⇨ W. Joseph Campbell is a tenured full professor who has taught 19 different graduate and undergraduate courses during his career at American University’s School of Communication. He is a past winner of the student government’s “Faculty Member of the Year” award, which is given annually to the professor who “works vigorously to enrich the quality of student life at American University.”
Campbell also is a past winner of the “Teaching with Research” award, given by American University’s Center for Teaching, Research, and Learning.
The award recognized Campbell for having introduced hundreds of AU students to the Library of Congress (see image nearby of the Library’s Great Hall), where they conducted research using primary source materials for papers prepared for Campbell’s classes.
Those classes have included:
- Foreign Policy and the Press, which examines the roles of the news media in covering, interpreting, shaping, and reacting to U.S. foreign policy. Campbell has taught — and revised — the course periodically since 1999.
- The American 1990s, which critically explores a period defined by a variety of important developments — including the emergence of the internet into mainstream consciousness. The course draws extensively on Campbell’s research about the decisive year 1995.
- Myths of the Media, which examine the derivation, tenacity, and effects of media-driven myths, those well-known stories about and/or by the news media that masquerade as factual.The class encourages students to sharpen their b.s.-detectors and become more savvy and more discerning consumers of the news and media messaging. “Myths of the Media” draws heavily on the second edition of Campbell’s book, Getting It Wrong.
- Seminar in Doctoral Teaching and Research, which helps second-year students in the School of Communication’s accelerated PhD program develop their research topics and literature reviews for their dissertations while preparing them to take and pass comprehensive written exams. The seminar also equips students background and skills to teach college-level courses.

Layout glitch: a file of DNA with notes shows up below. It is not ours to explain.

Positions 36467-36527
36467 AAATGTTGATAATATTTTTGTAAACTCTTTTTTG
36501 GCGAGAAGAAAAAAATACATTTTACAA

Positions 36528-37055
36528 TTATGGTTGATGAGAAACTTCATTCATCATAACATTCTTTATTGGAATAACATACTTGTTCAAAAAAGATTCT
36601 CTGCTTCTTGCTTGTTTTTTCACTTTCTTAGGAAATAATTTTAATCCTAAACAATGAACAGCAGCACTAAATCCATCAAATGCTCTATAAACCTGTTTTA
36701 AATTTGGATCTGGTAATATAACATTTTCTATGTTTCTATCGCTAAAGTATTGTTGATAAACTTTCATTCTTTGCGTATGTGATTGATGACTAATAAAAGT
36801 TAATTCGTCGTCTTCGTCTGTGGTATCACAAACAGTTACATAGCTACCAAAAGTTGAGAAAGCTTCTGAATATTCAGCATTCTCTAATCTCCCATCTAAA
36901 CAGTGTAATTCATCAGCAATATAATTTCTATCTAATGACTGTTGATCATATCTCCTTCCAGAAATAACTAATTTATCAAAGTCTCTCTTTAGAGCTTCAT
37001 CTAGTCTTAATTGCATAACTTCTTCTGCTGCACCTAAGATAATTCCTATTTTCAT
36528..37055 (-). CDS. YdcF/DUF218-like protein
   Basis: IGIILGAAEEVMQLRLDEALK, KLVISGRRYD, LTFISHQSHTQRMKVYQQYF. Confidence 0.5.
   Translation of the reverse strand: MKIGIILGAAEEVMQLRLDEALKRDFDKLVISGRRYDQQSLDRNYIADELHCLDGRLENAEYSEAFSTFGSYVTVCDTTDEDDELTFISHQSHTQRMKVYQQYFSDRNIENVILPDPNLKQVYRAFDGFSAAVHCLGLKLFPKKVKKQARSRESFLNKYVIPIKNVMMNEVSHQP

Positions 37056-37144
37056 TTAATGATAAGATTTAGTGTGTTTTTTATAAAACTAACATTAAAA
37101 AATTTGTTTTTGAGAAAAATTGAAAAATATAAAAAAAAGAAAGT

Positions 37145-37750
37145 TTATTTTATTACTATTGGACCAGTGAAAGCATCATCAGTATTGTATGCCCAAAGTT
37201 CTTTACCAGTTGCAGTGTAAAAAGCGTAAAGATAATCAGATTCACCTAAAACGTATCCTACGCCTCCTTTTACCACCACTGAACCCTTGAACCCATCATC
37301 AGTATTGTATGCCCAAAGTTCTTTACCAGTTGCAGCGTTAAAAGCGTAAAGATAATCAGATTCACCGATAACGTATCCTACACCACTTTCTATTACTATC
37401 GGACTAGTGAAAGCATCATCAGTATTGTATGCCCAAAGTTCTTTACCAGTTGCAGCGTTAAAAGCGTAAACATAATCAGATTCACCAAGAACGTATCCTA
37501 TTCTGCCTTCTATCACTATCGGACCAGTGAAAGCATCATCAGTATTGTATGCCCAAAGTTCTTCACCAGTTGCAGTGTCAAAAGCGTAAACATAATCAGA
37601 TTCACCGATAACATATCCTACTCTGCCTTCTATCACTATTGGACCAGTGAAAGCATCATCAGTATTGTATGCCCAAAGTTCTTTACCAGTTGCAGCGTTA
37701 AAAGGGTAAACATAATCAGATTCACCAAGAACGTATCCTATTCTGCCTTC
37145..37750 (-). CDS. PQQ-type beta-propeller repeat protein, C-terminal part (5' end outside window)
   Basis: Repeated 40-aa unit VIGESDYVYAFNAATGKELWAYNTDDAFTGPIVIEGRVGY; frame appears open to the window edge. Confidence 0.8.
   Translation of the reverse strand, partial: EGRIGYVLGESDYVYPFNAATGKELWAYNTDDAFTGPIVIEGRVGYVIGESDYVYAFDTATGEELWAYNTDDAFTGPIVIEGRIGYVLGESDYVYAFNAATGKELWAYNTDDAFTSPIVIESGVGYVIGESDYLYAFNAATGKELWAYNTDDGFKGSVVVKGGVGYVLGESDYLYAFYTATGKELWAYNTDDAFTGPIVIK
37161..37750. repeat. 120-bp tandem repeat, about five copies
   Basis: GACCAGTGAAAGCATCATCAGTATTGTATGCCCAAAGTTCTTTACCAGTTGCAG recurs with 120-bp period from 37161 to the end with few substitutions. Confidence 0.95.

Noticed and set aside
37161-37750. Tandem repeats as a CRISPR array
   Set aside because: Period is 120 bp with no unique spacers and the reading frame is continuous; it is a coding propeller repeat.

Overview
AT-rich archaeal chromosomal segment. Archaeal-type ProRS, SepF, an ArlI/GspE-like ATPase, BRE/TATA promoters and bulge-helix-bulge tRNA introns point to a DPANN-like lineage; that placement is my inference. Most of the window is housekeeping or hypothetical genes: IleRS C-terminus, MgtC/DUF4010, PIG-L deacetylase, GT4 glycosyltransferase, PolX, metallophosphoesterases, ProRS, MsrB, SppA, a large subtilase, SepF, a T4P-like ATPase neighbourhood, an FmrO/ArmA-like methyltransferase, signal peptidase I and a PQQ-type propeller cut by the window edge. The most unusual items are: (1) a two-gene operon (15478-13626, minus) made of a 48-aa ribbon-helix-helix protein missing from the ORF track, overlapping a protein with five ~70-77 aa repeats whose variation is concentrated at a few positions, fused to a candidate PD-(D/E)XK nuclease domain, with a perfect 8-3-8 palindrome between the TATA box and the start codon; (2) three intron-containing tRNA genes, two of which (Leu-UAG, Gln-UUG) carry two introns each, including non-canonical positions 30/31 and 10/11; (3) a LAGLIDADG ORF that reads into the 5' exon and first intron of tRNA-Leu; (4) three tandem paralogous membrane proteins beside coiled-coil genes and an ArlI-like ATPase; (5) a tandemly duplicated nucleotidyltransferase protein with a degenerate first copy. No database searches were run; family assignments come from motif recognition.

Campbell’s “Myths of the Media” class about William Randolph Hearst’s purported vow to “furnish the war” with Spain at the end of the 19th century has been featured several times on C-SPAN’s “Lectures in History”series.
C-SPAN also has aired Campbell’s “Foreign Policy and the Press” virtual class debunking the supposed effects on public opinion of Walter Cronkite’s editorial on CBS News in 1968 that the U.S. military was “mired in stalemate” in Vietnam.
Campbell for many years served as faculty member in office residence in McDowell Hall on the North Side of the American University campus.
The position was designed in collaboration with the University’s Office of Campus Life and sought to promote informal contacts among AU students and faculty in a residence hall setting — and to underscore that academic life at the university extends beyond the classroom.
In that role, Campbell pursued a number of programming initiatives, including the highly successful event, “I Remember AU When: The Age of Protest,” which took a look back to the late 1960s and early 1970s when the University percolated with activism and dissent.
Campbell also helped organize a series titled “Dialog with the Dean,” in which academic deans met separately and informally with students for conversation and pizza.
In recognition of his faculty-in-residence efforts, Campbell received the University’s faculty award for service to the AU community.
In addition, Campbell is a past president of the Kappa Tau Alpha national honorary, which seeks to promote high academic achievement in journalism and mass communication. Campbell served as AU’s chapter adviser of KTA for 16 years.